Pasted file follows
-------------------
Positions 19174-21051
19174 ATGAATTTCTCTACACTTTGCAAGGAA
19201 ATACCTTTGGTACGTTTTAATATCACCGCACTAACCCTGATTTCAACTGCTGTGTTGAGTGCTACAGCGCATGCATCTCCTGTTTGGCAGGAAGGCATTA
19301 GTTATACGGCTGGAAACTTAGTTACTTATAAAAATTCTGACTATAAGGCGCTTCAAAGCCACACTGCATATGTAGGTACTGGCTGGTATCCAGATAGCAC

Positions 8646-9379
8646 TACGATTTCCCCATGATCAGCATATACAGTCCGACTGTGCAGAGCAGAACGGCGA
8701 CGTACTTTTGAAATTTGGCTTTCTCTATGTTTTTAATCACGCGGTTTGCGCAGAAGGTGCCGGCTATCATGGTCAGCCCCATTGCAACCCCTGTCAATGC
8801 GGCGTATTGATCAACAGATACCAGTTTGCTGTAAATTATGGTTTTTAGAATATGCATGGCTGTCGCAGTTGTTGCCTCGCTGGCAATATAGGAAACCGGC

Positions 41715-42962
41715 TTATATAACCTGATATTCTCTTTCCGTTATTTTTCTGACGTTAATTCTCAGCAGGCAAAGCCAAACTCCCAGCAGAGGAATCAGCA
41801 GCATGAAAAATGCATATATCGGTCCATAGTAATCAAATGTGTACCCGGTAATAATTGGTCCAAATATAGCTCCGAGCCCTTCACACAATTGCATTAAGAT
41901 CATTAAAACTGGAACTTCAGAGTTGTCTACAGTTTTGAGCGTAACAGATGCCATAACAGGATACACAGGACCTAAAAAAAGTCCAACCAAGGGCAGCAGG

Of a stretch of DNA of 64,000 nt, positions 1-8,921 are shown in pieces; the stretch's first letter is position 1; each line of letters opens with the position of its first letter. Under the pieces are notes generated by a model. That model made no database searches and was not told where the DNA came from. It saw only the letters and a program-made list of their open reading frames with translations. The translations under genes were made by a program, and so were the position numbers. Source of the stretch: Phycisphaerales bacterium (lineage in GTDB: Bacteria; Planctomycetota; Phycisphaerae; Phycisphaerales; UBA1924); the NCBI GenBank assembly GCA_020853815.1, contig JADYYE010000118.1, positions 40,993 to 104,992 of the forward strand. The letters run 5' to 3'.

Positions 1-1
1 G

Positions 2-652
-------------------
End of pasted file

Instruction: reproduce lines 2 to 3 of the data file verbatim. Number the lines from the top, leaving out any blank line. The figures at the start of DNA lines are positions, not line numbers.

19174 ATGAATTTCTCTACACTTTGCAAGGAA
19201 ATACCTTTGGTACGTTTTAATATCACCGCACTAACCCTGATTTCAACTGCTGTGTTGAGTGCTACAGCGCATGCATCTCCTGTTTGGCAGGAAGGCATTA